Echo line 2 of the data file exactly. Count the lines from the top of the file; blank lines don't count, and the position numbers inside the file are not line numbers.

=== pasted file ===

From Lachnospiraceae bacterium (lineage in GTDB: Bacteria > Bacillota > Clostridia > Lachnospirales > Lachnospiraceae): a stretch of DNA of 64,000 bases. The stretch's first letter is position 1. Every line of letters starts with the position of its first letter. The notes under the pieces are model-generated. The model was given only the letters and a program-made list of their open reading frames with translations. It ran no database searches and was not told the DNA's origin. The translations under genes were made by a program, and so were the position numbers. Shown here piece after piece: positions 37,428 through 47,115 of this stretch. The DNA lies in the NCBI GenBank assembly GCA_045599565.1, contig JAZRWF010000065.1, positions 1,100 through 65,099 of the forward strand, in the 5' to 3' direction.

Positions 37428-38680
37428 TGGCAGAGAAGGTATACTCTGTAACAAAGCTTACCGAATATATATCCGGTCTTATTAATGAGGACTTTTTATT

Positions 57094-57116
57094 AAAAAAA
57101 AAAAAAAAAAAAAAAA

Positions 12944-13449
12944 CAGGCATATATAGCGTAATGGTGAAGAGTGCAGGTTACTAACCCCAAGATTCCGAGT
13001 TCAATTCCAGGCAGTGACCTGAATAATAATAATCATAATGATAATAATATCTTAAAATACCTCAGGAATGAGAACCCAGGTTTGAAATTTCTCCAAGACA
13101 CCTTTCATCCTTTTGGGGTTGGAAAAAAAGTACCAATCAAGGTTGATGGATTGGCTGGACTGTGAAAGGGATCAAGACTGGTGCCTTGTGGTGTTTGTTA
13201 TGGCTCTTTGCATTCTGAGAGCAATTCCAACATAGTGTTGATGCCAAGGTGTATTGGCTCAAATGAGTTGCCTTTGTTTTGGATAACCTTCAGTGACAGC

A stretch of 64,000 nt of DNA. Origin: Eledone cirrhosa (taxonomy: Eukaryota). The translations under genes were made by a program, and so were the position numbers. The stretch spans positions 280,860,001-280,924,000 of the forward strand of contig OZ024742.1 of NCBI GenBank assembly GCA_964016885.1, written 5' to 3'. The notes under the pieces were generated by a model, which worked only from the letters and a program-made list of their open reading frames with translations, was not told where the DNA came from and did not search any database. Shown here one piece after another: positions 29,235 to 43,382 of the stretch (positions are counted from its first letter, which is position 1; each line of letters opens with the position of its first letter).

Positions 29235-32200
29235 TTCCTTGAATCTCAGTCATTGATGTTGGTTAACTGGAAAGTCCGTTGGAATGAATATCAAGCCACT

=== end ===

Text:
Positions 37428-38680